Currently, the diagnosis of PCD is usually made by examination with the patient under anesthesia (EUA), by EUS, and by MRI [10]. EUA is known as the gold standard as it allows direct visualization, palpation, and probing of a fistula [9]. It is a useful tool not only for identifying and classifying perianal fistulas, but also for monitoring a patient’s treatment response [11]. Its invasiveness and need for sedation might be optimal for pediatric patients. MRI has become the primary imaging modality used to detect and classify PCD, and its performance has been reported to be comparable to that of EUS and EUA [12-14]. MRI can provide detailed anatomical information regarding the sphincter complex and perianal inflammatory disease with high soft-tissue contrast using either an endorectal coil or an external surface coil. However, it is expensive, requires more time to obtain images, and has the potential risks associated with the use of contrast material.
TPUS is a simple, cost-effective, and less invasive diagnostic modality which is comparable to MRI and EUS for evaluating PCD. Recent studies have reported that TPUS is accurate for detecting perianal fistulas and perianal abscesses [6,7,8,15]. In the published medical literature, the sensitivity, specificity, and positive predictive value of TPUS for detecting fistulas has been reported to be 84.9%-100%, 80%-100%, and 86.5%, respectively [6-8,16]. The detectability of TPUS increased slightly in combination with a color Doppler study [7].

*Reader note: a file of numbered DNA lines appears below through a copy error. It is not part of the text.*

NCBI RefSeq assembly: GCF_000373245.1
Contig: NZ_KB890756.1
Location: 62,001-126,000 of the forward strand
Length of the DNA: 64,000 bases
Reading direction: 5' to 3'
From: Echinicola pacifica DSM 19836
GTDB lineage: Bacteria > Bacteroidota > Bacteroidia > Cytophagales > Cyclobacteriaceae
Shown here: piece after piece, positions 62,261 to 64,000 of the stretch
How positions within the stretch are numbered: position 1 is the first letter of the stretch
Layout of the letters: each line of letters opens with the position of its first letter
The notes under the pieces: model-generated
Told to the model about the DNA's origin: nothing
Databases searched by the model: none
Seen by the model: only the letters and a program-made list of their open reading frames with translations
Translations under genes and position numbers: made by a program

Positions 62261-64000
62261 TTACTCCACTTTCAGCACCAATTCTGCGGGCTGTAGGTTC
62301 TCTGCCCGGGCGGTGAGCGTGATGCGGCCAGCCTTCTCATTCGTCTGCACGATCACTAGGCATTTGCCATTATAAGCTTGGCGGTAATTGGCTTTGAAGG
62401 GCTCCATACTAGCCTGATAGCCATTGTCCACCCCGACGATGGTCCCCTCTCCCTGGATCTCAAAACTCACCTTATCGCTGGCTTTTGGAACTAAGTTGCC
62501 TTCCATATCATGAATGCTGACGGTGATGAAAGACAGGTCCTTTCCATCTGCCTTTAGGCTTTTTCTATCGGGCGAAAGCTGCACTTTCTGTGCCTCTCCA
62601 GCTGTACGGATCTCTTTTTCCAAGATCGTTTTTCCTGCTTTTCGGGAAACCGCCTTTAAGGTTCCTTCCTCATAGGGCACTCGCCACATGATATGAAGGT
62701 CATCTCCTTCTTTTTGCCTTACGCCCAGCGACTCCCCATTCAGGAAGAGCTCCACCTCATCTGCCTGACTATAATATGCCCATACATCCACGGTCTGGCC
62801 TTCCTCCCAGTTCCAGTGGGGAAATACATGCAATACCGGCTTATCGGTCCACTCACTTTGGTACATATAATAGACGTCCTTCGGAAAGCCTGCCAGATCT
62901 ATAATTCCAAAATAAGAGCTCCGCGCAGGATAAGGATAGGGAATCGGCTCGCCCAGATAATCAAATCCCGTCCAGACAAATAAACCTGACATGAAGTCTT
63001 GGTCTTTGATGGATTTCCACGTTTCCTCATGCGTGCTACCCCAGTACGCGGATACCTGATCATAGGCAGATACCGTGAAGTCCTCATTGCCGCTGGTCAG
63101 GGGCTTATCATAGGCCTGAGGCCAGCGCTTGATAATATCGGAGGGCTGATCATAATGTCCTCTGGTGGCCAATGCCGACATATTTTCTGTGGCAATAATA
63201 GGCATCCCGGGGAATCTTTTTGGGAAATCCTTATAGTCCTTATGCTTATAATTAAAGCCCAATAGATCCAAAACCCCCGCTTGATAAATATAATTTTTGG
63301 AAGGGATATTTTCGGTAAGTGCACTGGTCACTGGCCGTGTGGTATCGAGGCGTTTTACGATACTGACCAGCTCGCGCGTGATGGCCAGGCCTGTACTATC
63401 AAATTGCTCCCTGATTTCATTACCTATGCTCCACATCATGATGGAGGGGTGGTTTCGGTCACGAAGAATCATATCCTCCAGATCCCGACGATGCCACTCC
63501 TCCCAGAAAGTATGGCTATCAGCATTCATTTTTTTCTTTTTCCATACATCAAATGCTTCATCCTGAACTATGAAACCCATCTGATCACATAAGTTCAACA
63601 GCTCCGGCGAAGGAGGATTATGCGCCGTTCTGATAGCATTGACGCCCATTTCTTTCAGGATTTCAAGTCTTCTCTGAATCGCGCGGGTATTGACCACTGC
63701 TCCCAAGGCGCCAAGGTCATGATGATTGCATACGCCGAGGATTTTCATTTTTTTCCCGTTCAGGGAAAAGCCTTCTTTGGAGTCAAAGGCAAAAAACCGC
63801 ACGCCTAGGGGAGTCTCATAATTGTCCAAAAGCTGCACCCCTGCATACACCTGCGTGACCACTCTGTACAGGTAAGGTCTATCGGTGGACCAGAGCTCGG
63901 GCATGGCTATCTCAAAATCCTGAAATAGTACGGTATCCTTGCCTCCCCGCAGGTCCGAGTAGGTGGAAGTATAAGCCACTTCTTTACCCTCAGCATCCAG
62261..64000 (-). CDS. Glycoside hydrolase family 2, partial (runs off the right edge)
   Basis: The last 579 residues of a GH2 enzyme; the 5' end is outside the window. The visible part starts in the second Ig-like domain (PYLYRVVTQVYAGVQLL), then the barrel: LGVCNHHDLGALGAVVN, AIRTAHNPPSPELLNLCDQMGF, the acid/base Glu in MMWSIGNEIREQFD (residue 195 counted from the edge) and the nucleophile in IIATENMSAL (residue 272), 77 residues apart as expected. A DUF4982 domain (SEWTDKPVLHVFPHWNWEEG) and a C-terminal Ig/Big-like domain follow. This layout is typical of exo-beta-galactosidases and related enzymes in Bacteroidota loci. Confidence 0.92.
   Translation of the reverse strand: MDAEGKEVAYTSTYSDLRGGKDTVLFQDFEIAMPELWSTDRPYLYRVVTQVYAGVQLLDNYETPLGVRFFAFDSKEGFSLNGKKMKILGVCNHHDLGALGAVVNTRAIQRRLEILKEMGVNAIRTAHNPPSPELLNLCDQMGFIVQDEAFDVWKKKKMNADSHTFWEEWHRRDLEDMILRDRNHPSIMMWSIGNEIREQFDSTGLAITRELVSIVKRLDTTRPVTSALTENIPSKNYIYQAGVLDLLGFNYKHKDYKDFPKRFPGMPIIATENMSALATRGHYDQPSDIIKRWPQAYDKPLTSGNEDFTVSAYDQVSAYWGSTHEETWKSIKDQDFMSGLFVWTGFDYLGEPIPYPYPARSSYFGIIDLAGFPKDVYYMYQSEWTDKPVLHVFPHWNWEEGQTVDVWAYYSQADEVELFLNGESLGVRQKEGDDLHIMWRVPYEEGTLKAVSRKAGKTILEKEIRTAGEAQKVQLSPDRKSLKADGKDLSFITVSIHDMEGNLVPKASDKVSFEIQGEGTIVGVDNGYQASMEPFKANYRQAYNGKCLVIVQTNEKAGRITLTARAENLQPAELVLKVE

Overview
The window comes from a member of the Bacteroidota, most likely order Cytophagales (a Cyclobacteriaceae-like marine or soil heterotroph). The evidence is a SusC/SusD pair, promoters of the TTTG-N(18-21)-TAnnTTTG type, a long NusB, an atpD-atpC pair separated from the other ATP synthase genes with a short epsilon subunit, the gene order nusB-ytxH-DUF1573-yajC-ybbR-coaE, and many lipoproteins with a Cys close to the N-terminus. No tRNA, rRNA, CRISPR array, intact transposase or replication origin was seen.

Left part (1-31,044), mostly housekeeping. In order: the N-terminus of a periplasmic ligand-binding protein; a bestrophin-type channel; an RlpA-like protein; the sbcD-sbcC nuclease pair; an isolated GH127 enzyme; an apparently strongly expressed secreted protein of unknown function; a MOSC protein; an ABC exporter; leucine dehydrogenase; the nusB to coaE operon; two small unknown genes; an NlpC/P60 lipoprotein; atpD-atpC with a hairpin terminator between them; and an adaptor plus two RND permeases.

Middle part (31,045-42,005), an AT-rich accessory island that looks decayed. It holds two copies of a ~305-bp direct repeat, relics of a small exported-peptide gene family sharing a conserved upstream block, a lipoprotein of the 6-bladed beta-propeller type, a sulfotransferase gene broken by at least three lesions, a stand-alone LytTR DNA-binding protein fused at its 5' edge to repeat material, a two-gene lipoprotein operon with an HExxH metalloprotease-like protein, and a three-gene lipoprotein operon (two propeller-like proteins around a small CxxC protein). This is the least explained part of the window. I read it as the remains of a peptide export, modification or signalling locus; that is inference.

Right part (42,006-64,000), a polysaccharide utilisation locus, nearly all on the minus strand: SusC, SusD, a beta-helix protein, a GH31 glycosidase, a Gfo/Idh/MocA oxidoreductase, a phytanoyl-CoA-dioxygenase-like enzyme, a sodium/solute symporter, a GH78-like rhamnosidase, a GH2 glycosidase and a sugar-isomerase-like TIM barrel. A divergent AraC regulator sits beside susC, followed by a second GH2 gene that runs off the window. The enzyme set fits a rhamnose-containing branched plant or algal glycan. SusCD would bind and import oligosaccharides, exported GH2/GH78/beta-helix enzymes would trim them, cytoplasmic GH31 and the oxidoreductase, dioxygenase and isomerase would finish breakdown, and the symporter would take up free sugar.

In addition, TPUS could also prove to be a useful imaging modality for monitoring the treatment response by assessing the disease activity [17]. Determination of the activity is paramount in planning the treatment of PCD. Management of perianal fistulas and abscesses includes both medical and surgical treatment. Once the possibility of perianal sepsis is excluded, active fistulas and abscesses should be treated medically, as surgical management can result in poor wound healing. Antibiotics are the first-line therapy for medical treatment in conjunction with immunosuppressant medications such as azathioprine, cyclosporine, and infliximab [18].
Although perianal abscess justifies emergency surgical management, fistulotomy should be initiated carefully according to the complexity of the fistula and the disease activity. Seton is a nonabsorbable, string-like material such as nylon or rubber. Placement of the seton through the fistulous tract may help to control the perianal disease by keeping the fistula open for continuous drainage of any infection. It can also be a successful long-term solution even in the case of a complex fistula accompanied by active proctitis [18,19]. In our study, the fistula activity was assessed by identifying the hypervascularity at the fistula wall as well as any air bubbles within the fistula or abscess. Similarly, we assumed that there was active proctitis when the anal canal showed hyperemia on a color Doppler study.
In our study, the pain severity was correlated with the presence of active disease, that is, all patients who complained of moderate or severe pain had active disease and anal-canal hyperemia. On the other hand, the majority of patients who had no active disease or abscess seen on TPUS complained of no pain or mild tenderness during the ultrasound scanning. Therefore, TPUS can be used as a simple and safe imaging modality for evaluating pediatric CD.
TPUS has limitations regarding the identification and classification of fistulas located in deeper spaces of the perianal region. Although several studies have suggested that TPUS can be a useful modality for identifying and classifying fistulas [15,16], in our clinical experience, it was difficult to determine the location of the internal opening and classify the fistula type according to Park’s classification. This is why MRI is recommended in order to plan the surgical treatment and to evaluate the pelvic extension of inflammatory processes.